Persimmon defends £100 million chief executive payout amid profit upgrade
The company has come under heavy fire over a long-term incentive plan which will see its chief executive pocket £100 million.
A controversial £100 million payout to the chief executive of Persimmon overshadowed an upbeat trading update from the housebuilder, which has said profits for the full year will come in ahead of expectations.
The company has come under heavy fire from politicians over a long-term incentive plan introduced in 2012, which will see chief executive Jeff Fairburn pocket the bumper pay award.
Mr Fairburn became eligible for £40 million of the payout on New Year’s Eve.
It is part of a wider £800 million award, linked to profit and housebuilding targets, to be shared among management.
In a statement, Persimmon defended the payout, saying: “The long-term incentive plan scheme was approved by circa 85% of shareholders in 2012.
“The long-term incentive plan is a long-term plan that was intended to run for almost a decade and which is designed to drive outperformance through the housing cycle and to incentivise the management to deliver the capital return, grow the business and increase the share price.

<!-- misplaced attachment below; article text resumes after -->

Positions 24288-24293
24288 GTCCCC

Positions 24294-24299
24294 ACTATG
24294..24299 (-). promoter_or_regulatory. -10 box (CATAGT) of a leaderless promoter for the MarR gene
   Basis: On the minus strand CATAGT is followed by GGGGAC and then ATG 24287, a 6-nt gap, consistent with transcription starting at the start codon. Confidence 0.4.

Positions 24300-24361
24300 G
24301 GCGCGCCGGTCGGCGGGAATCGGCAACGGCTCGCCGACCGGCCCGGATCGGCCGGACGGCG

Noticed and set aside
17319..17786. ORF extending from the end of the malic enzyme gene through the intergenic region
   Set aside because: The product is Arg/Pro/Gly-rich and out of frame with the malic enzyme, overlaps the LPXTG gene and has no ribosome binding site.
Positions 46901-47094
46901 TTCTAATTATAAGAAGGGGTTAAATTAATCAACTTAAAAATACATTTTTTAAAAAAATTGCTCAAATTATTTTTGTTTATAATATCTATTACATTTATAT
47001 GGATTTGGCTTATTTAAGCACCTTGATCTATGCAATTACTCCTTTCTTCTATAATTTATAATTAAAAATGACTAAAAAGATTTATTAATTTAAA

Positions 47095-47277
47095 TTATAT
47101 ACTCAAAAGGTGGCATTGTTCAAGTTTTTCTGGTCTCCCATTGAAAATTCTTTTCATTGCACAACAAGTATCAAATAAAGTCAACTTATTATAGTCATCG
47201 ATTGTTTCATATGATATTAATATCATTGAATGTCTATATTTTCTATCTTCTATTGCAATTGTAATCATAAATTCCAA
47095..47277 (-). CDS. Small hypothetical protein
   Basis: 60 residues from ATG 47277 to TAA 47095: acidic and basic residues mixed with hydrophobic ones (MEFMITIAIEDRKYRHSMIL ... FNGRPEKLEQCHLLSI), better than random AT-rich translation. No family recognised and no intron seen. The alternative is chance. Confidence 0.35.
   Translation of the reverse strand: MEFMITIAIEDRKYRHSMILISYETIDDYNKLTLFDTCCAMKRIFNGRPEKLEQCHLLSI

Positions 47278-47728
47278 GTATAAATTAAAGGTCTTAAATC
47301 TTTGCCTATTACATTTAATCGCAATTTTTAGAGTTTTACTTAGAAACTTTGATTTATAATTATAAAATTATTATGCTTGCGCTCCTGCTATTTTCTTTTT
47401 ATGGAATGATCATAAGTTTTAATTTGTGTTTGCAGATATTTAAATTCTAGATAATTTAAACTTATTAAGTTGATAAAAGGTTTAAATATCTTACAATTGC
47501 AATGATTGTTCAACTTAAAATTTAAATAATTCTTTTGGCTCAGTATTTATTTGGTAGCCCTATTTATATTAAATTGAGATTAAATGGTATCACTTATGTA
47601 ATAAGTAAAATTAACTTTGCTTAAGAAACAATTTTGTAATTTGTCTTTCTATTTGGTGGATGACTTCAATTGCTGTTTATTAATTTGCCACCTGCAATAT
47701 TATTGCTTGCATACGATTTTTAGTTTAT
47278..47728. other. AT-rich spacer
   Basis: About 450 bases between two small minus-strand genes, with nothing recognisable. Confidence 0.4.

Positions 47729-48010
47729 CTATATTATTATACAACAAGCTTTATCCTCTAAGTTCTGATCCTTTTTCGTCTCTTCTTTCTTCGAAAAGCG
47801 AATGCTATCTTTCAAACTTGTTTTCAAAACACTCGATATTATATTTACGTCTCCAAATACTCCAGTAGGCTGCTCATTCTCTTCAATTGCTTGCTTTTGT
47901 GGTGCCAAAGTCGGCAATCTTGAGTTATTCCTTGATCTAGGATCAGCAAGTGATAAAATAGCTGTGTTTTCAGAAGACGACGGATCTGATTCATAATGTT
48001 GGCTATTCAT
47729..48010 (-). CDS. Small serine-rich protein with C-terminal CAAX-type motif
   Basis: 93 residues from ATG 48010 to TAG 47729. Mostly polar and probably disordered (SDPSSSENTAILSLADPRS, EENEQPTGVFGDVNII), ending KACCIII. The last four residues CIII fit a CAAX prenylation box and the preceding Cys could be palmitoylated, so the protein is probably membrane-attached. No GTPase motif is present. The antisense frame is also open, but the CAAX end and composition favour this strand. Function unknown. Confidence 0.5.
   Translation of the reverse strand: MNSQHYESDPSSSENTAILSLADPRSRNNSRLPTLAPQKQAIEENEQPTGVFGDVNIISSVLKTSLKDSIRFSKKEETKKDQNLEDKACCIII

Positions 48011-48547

“Unlike many other schemes, it extended to around 150 executives.”
The pay controversy led to chairman Nicholas Wrigley’s and remuneration committee chair Jonathan Davie’s resignation late last year.
Mr Fairburn’s payout, which has been criticised by the likes of Liberal Democrat leader Sir Vince Cable, comes as Persimmon benefits from the Government’s Help to Buy scheme.
On Tuesday, the group disclosed that revenues rose 9% to £3.42 billion in 2017, with completion volumes growing 6% to 16,043.
The group’s average selling price increased by 3% to £213,300.
Persimmon said that it experienced healthy customer demand for new homes through the autumn sales season, with the value of its forward sales book standing at £1.35 billion, 10% ahead of 2016.
As a result, the firm said that it anticipates pre-tax profits for the year to come in “modestly ahead of market consensus”.
Persimmon added: “The group continues to pursue disciplined high-quality growth in its regional markets in support of the Government’s desire to increase housing supply across the UK.
“We remain mindful of market risks including those associated with the uncertainty arising from the UK leaving the EU.
“However, we are keen to deliver further improvement in our housing output and remain ready to invest wherever the local planning environment is supportive.”
The housebuilder said that completion volumes grew 6% to 8,249 in the second half of the year versus the first six months.